"The first time I saw Charlie Looker, I felt bad for the dude. Here he was with his band Zs, playing Philly for the first time, pouring every ounce of energy and spirit into the performance. I was a young buck, only 16, smoking cigarettes outside and waiting for headliners
Les Georges Leningrad to come on when my friend sent me a stern text from the belly of the beast: “Dude. Come in.” So I curiously re-entered my favorite church basement to find six airtight musicians blasting away with horrible symmetry, squawky sax shards playing against dissonant guitar chords and wonderfully unpredictable rhythmic cells. To put it simply, Zs took me to the nether regions of musical abstraction and I never looked back. Unfortunately, the majority of the crowd was less receptive. Between songs the young band endured some pretty brutal mockery. If anything, I think that response was a good indicator of how forward-thinking, how much musicians’ musicians Zs truly were. And hey, all’s well that ends well: Several years and performances later, Zs had attained legendary status in the New York avant-community, playing some of the most mind-altering new music ever laid to space, with balls to boot. How many new music ensembles have you seen where the drummer breaks his bass drum playing too hard?
Charlie Looker was a founding member of that band “back in 2001 when I was just a tiny shoot,” as he put it to me. As a student at Wesleyan during Zs’ formative years he would commute down to New York for rehearsals, the rest of his band being enrolled at the Manhattan School of Music. He even traveled to the Czech Republic for a music conference with members of Zs. As Charlie once told me, “we were really up in each others’ heads” (how else could one make music so f-ing tight?). Clearly, the incredible uniformity of the band’s expression was an extension of their personal connection, their countless hours spent together poring over the smallest of musical details. So you can understand my surprise when Charlie left Zs to pursue his solo material as Extra Life.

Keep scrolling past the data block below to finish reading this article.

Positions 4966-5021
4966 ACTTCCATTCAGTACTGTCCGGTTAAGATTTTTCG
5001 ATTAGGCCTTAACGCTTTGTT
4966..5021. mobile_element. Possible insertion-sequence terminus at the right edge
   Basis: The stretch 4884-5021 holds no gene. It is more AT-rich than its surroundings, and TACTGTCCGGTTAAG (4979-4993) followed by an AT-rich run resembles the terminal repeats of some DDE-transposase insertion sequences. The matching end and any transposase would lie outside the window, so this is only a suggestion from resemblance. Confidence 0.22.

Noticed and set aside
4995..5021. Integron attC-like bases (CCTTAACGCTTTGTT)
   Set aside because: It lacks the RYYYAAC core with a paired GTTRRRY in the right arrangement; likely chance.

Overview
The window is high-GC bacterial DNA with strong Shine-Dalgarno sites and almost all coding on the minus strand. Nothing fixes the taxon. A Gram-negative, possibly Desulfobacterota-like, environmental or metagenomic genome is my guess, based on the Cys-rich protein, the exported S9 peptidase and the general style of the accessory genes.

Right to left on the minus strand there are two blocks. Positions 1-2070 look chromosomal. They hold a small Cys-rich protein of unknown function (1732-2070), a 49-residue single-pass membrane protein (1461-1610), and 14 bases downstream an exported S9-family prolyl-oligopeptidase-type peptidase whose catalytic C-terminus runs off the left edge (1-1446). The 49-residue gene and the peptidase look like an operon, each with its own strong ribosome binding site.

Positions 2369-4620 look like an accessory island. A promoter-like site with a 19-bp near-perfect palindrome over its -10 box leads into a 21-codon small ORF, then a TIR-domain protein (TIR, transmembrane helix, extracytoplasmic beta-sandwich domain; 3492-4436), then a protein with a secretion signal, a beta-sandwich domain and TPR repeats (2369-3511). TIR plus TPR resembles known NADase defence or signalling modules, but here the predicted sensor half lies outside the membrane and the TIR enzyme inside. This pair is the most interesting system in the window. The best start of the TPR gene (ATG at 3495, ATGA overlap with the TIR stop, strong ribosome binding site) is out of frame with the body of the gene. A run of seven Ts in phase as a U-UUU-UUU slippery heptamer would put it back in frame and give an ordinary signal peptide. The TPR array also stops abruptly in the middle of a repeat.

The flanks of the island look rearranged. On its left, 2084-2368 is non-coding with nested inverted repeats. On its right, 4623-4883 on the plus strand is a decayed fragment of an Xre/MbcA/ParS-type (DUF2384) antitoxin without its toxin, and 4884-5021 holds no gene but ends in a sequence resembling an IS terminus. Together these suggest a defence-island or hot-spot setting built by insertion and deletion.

Extra Life marks a certain departure from the music of Zs. Although Charlie was responsible for one of the only (and best) Zs songs with lyrics in “Nobody Wants to be Had,” very little of the Zs material displayed the wonderful melodic sensibilities that have been put to the fore in his solo material. “This was my return to singing, which had been a part of my music pre-Zs but had fallen by the wayside,” explains Charlie. “It was my return to my voice, but in a way it was my real beginning as a vocal stylist with my own vibe. I got so inspired by the solo songs that I decided to form a band and do tight arrangements of them. I got so into the band that I left Zs to do Extra Life full-on.” (Ampeater)
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